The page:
University of Washington

Associated Press

Ever since a University of Washington study published in a major medical journal in 2007 showed baby videos don't make infants smarter, the creators of the Baby Einstein series have been battling the university in court and in the media.

Lyndsey Struthers / Flickr

The University of Washington’s highly-ranked school of nursing is plagued with low-morale, internal strife and a lack of trust between faculty and the department head, according to a new report.

The report by the Seattle consulting firm MacDonald Boyd and Associates attributed the deep divisions largely to choices made over budget cuts.  The state has slashed funding for University of Washington by more than 50-percent in the past 3 years. (Follow the link to the consultant's report)

This fall, college students could face bigger tuition hikes than Washington has seen in nearly a decade. That’s after two years of double digit increases.

Under a bill signed by Governor Chris Gregoire, state colleges get to set their own rates. They’re also expected to help students who can’t afford to pay more. 

Jean-Christian Bourcart

The University of Washington plans to launch a program to train and certify Teach for America recruits. People who go through the program would start teaching after just five weeks of intensive instruction.

Teach for America expects to bring at least 35 of its recruits to Seattle and Federal Way this fall.

Photo by Annie Laurie Malarkey / Courtesy of the Technology Alliance

There are 25 assistant advisors in the White House who report directly to President Obama.  One of them is the President's Chief Technology Officer. Anish Chopra has been in Seattle this week, meeting with all kinds of players - in everything from energy and education to global health. 

File photo/Ted S. Warren / AP

Incredible. Unbelievable. Whopper-sized. Just some of the words used to describe the television deal announced this week by the new Pac-12 Conference. It's the biggest media rights contract in college sports history.

KPLU sports commentator Art Thiel says the deal may seem ridiculous to non-sports fans, but they too will benefit from it.

Charla Bear / KPLU

It’s official. The University of Washington’s next president will be Michael K. Young. The Board of Regents says the current president of the University of Utah is the right person to lead UW at a time of shrinking state financial support.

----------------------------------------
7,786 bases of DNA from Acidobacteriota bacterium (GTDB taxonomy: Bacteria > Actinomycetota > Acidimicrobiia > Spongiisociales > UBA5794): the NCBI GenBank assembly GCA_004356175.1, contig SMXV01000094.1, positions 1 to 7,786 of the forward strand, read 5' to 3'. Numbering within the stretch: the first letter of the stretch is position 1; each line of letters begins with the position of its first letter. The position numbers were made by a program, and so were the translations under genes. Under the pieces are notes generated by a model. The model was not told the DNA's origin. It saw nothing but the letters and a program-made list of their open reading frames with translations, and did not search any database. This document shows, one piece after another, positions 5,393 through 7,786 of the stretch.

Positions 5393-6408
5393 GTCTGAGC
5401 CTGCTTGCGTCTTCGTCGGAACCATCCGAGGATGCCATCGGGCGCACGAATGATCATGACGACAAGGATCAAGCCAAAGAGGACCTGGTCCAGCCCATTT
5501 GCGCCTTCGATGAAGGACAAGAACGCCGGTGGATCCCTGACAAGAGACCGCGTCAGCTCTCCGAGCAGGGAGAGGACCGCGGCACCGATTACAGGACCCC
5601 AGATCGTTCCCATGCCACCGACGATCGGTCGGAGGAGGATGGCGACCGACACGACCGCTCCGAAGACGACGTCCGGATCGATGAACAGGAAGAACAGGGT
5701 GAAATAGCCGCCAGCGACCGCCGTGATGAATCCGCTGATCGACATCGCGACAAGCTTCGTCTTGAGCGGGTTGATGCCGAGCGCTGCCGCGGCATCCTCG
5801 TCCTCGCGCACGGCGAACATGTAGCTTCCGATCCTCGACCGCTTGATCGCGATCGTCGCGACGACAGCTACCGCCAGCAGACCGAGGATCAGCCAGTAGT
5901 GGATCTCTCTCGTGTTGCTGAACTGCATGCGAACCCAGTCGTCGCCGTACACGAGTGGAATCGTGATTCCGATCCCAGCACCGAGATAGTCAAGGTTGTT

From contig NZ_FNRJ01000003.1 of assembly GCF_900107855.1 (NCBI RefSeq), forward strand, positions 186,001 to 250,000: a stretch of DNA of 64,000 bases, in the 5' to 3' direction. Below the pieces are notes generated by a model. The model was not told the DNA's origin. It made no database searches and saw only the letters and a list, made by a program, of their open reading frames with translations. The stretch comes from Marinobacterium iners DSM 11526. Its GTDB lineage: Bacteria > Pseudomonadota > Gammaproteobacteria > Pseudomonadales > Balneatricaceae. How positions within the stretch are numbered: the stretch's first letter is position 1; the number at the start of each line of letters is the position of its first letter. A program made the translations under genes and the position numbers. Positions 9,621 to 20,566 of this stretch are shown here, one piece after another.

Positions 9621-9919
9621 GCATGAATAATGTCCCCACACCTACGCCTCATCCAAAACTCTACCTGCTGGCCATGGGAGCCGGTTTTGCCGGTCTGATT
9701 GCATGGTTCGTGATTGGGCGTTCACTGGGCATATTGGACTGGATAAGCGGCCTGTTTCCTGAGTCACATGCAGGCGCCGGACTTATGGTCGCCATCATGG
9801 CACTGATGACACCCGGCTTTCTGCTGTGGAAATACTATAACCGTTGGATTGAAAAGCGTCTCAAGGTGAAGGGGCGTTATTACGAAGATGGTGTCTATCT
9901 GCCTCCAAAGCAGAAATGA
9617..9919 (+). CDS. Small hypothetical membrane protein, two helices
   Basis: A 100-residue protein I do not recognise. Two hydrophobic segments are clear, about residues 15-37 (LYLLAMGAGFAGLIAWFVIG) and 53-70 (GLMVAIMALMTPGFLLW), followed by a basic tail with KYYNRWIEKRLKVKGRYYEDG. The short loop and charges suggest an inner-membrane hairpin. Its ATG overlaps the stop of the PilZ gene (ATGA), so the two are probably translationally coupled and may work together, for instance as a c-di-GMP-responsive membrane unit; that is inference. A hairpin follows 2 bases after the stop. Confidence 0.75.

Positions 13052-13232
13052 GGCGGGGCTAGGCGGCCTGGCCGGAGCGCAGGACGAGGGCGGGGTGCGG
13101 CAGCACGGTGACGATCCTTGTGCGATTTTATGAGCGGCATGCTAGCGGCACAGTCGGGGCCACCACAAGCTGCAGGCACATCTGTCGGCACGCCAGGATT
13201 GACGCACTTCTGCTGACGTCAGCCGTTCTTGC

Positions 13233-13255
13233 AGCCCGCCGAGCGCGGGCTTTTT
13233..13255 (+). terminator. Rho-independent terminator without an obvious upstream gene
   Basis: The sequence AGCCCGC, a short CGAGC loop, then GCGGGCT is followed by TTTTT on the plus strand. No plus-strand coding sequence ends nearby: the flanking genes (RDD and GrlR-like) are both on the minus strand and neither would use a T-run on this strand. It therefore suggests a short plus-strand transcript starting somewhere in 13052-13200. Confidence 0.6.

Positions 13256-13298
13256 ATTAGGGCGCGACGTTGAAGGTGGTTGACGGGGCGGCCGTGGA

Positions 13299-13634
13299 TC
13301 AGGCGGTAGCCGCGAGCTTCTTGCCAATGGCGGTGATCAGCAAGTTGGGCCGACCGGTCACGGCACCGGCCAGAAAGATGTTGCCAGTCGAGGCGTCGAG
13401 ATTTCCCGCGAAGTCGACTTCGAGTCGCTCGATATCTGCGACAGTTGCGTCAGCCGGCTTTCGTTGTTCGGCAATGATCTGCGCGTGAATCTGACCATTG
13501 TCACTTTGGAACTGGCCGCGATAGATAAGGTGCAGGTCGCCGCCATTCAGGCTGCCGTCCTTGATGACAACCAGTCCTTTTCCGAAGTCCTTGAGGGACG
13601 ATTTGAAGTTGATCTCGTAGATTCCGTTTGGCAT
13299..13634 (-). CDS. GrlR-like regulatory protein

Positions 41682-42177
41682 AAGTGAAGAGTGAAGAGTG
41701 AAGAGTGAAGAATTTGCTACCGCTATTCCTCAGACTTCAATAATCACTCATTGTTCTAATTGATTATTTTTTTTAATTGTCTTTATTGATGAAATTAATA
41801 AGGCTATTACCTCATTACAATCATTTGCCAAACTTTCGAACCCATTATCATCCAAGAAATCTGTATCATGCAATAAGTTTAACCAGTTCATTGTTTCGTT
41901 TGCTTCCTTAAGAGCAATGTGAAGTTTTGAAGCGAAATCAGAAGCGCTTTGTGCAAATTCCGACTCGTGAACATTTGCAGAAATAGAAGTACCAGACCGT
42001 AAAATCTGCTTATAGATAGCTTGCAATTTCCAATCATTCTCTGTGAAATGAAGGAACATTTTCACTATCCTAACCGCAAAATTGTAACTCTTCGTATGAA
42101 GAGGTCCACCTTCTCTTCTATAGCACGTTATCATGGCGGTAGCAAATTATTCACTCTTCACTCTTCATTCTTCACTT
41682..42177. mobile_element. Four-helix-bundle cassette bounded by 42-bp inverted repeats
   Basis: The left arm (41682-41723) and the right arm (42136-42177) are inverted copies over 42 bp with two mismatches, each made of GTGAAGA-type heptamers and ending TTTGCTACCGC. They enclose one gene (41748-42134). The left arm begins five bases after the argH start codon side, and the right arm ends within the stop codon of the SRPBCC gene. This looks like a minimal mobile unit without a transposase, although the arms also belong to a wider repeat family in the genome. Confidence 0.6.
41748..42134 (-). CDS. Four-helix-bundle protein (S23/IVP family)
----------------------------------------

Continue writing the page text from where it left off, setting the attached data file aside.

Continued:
Court fines issued to felons in Washington vary according to the criminal’s ethnicity and location. That’s the conclusion of a University of Washington study published online in American Sociological Review.

Rachel Soloman / KPLU

Writing a research paper should be easy for students today. They’ve got libraries, online databases and all of Google at their fingertips.

But an ongoing study out of the University of Washington’s Information School is finding that college students find it tougher to do research today than in the past—even with access to more sources than students have ever had before.

AP Photo

Girls start to think math is a boys’ subject when they’re just 7 or 8 years old. That’s what University of Washington psychologists found when they studied children’s stereotypes. They say those beliefs could play a major role in the choices kids make as they get older.

Brian Atwater / University of Washington

The same type of tectonic earthquake that hit Japan - involving the collision of plates that make up the Earth's crust - could happen in the Northwest.  Similar faults lie in the Cascadia subduction zone. 

The head of the Pacific Northwest Seismic Network at the University of Washington, John Vidale, told The Seattle Times' Sandi Doughton the Cascadia fault last ruptured in 1700.  Scientists believe it generated at magnitude 9 earthquake and a tsunami that may have been bigger than the one that battered Japan. 

After a mid-season controversy and losing a shot at the Pac-10 title, the Washington Huskies appear poised to end the regular season on a high note. And they might just make it to the NCAA tournament.

Ted S. Warren / AP Photo

More than 3,100 Washington students might not get into the state’s largest universities in the next couple of years. Hundreds of faculty and staff could lose their jobs. That’s what university presidents say will happen if the legislature slashes higher education funding beyond what the governor has already proposed.

Tom Paulson / KPLU Humanosphere

If you walked into the dimly lit, wood-paneled room and listened to the fast-paced talk by Cynthia Koenig, you might be forgiven for thinking she just sounded like another one of those young, profit-oriented entrepreneurs looking for money from venture capitalists or other kinds of investors.

Koenig is, actually, one of those money-seeking young business types, except that the primary goal of her proposal is to make life a lot easier and safer for millions of poor women around the world.

Hence the Wello, a kind of goofy looking water-carrying wheel-barrel (no, that’s not a typo) that she and her colleague, Colm Fay, at the University of Michigan’s business school want to sell to poor people.

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